"Publishers Weekly Review" by , "Woodrell flirts with — but doesn't succumb to — cliche in his eighth novel, a luminescent portrait of the poor and desperate South that drafts 16-year-old Ree Dolly, blessed with 'abrupt green eyes,' as its unlikely heroine. Ree, too young to escape the Ozarks by joining the army, cares for her two younger brothers and mentally ill mother after her methamphetamine-cooking father, Jessup, disappears. Recently arrested on drug charges, Jessup bonded out of jail by using the family home as collateral, but with a court date set in one week's time and Jessup nowhere to be found, Ree has to find him — dead or alive — or the house will be repossessed. At its best, the novel captures the near-religious criminal mania pervasive in rural communities steeped in drug culture. Woodrell's prose, lyrical as often as dialogic, creates an unwieldy but alluring narrative that allows him to draw moments of unexpected tenderness from predictable scripts: from Ree's fearsome, criminal uncle Teardrop, Ree discovers the unshakable strength of family loyalty; from her friend Gail and her woefully dependant siblings, Ree learns that a faith in kinship can blossom in the face of a bleak and flawed existence." Publishers Weekly (Copyright Reed Business Information, Inc.)
"Review" by , "One runs out of superlatives to describe Woodrell's fiction. We called his last novel, The Death of Sweet Mister (2001), 'word perfect.' If that's true — and it is — this one is word perfecter."
"Review" by , "[Woodrell's] Old Testament prose and blunt vision have a chilly timelessness that suggests this novel will speak to readers as long as there are readers, and as long as violence is practiced more often than hope or language."
"Review" by , "[P]acks a kind of biblical, Old West, Cormac McCarthy wallop — hard and deep....To call Woodrell...the Next Big Thing in literary crime fiction only can mean this: We are way behind. He is the current big thing. And not to be missed."
"Review" by , "Woodrell burrows ever deeper into the heart of Ozark darkness, weaving a tale both haunting in its simplicity and mythic in scope.... most profound and haunting work yet."
"Review" by , "[S]pare but evocative prose....[Woodrell] depicts the landscape, people, and dialects with stunning realism. A compelling testament to how people survive in the worst of circumstances."
"Review" by , "[A]nother stunner....Diehard fans of the author will not be disappointed with Winter's Bone. Those unacquainted with his work...are in for a unique reading experience that will doubtless send them scurrying off to find more of his novels."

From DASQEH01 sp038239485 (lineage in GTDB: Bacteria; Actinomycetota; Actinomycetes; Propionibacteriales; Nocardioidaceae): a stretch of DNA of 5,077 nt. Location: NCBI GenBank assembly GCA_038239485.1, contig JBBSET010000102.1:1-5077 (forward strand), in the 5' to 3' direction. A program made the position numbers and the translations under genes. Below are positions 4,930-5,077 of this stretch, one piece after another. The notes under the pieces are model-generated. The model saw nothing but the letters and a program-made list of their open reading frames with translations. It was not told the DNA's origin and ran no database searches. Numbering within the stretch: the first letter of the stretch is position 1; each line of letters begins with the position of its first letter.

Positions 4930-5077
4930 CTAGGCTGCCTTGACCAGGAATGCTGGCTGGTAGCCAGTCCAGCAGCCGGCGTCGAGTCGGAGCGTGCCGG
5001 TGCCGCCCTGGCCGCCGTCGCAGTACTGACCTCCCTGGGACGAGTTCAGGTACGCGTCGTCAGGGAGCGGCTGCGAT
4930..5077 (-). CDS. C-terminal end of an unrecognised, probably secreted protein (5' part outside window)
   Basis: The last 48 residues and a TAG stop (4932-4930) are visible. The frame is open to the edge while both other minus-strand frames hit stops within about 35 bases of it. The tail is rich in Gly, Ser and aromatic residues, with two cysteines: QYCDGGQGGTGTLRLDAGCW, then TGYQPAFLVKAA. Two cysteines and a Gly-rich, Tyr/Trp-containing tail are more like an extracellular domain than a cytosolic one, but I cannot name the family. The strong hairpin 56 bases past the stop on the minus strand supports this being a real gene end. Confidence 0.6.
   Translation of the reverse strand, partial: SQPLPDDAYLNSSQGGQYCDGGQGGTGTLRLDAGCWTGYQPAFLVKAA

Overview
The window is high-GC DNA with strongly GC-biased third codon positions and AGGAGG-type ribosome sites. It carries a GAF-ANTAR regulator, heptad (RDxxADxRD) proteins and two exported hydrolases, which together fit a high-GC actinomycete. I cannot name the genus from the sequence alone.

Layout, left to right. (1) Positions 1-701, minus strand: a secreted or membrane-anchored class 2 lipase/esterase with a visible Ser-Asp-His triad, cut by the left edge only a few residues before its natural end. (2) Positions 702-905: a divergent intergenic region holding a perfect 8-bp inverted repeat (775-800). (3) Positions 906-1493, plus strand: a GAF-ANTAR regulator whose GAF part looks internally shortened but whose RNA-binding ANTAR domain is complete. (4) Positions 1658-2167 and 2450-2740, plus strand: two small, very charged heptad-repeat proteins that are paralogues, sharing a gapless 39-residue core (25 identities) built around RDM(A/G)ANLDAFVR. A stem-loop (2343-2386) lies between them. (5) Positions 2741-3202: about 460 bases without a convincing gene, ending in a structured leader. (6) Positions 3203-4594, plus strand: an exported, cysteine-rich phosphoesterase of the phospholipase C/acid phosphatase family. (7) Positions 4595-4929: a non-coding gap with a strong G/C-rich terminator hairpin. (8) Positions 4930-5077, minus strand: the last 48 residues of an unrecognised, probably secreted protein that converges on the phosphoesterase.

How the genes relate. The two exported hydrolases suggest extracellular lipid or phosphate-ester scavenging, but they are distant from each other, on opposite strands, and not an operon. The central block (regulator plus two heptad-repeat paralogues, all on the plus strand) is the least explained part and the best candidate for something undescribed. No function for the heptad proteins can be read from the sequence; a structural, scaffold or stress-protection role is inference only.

"Review" by , "[C]ompact, atmospheric and deeply felt....Woodrell's novels...tap a ferocious, ancient manner of storytelling, shrewdly combining a poet's vocabulary with the vivid, old-fashioned vernacular of the backwoods. They're forces of nature."
"Review" by , "Woodrell's eighth novel exposes the tragedy of crystal meth in rural America in all its brutal ugliness in language that is both razor sharp and grimly gorgeous. Highly recommended."
"Synopsis" by , When Ree Dolly's father skips bail, the 16-year-old knows if he doesn't show up to answer the drug charges against him, her family will lose their home. Her goal had been to leave her messy life of poverty and join the army, but first she must find her father, teach her little brothers to fend for themselves, and escape a downward spiral of misery.
"Synopsis" by , Ree Dolly's father has skipped bail on charges that he ran a crystal meth lab, and the Dollys will lose their house if he doesn't show up for his next court date. With two young brothers depending on her, 16-year-old Ree knows she has to bring her father back, dead or alive. Living in the harsh poverty of the Ozarks, Ree learns quickly that asking questions of the rough Dolly clan can be a fatal mistake. But, as an unsettling revelation lurks, Ree discovers unforeseen depths in herself and in a family network that protects its own at any cost.
"Synopsis" by , The sheriff's deputy at the front door brings hard news to Ree Dolly. Her father has skipped bail on charges that he ran a crystal meth lab, and the Dollys will lose their house if he doesn't show up for his next court date. Ree's father has disappeared before. The Dolly clan has worked the shadowy side of the law for generations, and arrests (and attempts to avoid them) are part of life in Rathlin Valley. With two young brothers depending on her and a mother who's entered a kind of second childhood, sixteen-year-old Ree knows she has to bring her father back, dead or alive. She has grown up in the harsh poverty of the Ozarks and learns quickly that asking questions of the rough Dolly clan can be a fatal mistake. But along the way to a shocking revelation, Ree discovers unforeseen depths in herself and in a family network that protects its own at any cost. A piercing, intense tale told from way inside, WINTER'S BONE is stark evidence that Daniel Woodrell is a writer of exceptional originality and importance. -Thomas McGuane In prose both taut and lyrical, WINTER'S BONE vividly evokes the spirit of one little woman warrior. -Edna O'Brien